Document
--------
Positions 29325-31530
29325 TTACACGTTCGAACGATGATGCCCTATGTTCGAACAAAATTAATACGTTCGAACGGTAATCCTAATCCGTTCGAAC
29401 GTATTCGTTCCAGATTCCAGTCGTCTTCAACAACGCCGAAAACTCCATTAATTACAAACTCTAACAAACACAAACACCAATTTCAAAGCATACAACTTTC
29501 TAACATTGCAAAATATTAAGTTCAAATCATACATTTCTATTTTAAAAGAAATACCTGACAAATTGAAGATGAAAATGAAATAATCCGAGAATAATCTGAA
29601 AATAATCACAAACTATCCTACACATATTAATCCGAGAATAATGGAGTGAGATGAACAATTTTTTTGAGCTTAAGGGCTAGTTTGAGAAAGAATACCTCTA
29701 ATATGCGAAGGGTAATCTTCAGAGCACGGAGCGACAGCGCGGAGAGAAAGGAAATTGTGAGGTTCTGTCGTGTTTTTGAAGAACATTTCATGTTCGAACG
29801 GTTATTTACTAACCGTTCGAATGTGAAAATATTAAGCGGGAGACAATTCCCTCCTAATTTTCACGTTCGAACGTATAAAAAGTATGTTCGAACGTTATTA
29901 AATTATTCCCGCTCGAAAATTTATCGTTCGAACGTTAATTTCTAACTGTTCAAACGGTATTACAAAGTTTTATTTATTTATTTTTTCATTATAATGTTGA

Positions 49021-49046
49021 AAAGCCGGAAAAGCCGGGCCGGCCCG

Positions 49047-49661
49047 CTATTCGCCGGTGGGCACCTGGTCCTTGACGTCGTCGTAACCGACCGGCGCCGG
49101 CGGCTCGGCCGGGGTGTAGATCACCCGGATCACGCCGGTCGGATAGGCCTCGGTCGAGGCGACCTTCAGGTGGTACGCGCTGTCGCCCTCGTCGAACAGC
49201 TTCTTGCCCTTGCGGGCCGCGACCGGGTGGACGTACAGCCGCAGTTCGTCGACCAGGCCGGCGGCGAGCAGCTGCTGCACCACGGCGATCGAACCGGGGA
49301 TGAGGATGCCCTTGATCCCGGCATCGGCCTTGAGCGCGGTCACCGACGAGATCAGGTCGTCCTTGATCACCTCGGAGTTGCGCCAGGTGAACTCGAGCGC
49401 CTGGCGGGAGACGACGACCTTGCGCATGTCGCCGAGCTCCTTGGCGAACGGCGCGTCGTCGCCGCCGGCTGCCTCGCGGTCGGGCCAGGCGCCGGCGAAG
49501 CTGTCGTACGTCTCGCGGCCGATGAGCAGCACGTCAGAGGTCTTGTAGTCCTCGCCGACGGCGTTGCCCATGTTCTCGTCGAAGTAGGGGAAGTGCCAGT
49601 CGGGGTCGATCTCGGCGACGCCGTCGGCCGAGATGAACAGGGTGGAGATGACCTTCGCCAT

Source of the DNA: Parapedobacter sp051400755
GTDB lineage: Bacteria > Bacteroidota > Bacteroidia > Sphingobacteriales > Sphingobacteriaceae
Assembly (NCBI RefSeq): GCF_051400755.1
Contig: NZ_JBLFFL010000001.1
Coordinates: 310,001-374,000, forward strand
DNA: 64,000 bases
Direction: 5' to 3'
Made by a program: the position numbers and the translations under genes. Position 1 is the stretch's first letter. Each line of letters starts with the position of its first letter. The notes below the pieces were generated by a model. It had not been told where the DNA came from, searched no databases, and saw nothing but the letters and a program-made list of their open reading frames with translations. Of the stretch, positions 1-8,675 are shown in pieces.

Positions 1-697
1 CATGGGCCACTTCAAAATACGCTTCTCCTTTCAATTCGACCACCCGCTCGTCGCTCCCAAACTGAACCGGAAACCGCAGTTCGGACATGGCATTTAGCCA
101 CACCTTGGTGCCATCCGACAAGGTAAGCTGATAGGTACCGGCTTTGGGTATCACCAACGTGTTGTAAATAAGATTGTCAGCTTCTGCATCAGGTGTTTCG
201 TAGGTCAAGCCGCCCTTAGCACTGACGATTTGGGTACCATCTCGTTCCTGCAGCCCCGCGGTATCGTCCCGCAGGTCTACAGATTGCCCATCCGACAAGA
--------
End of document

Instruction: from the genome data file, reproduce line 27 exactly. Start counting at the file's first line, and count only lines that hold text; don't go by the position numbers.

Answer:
Positions 1-697